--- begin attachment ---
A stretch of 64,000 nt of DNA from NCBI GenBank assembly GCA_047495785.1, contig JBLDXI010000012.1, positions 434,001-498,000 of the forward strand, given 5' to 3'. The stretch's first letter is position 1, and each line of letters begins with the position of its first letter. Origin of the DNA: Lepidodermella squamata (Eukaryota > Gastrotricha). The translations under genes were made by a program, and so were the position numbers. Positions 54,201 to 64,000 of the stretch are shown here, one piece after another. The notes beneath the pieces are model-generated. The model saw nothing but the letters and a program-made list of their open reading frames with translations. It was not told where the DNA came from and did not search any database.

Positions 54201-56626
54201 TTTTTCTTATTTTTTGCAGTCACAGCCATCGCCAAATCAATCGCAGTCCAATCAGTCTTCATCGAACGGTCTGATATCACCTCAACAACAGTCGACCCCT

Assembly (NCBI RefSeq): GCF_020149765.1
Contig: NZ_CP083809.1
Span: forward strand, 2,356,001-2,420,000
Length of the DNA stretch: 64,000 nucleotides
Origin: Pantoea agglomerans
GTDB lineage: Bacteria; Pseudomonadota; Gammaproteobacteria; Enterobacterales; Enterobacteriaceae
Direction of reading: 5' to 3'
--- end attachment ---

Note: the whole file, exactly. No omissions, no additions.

A stretch of 64,000 nt of DNA from NCBI GenBank assembly GCA_047495785.1, contig JBLDXI010000012.1, positions 434,001-498,000 of the forward strand, given 5' to 3'. The stretch's first letter is position 1, and each line of letters begins with the position of its first letter. Origin of the DNA: Lepidodermella squamata (Eukaryota > Gastrotricha). The translations under genes were made by a program, and so were the position numbers. Positions 54,201 to 64,000 of the stretch are shown here, one piece after another. The notes beneath the pieces are model-generated. The model saw nothing but the letters and a program-made list of their open reading frames with translations. It was not told where the DNA came from and did not search any database.

Positions 54201-56626
54201 TTTTTCTTATTTTTTGCAGTCACAGCCATCGCCAAATCAATCGCAGTCCAATCAGTCTTCATCGAACGGTCTGATATCACCTCAACAACAGTCGACCCCT

Assembly (NCBI RefSeq): GCF_020149765.1
Contig: NZ_CP083809.1
Span: forward strand, 2,356,001-2,420,000
Length of the DNA stretch: 64,000 nucleotides
Origin: Pantoea agglomerans
GTDB lineage: Bacteria; Pseudomonadota; Gammaproteobacteria; Enterobacterales; Enterobacteriaceae
Direction of reading: 5' to 3'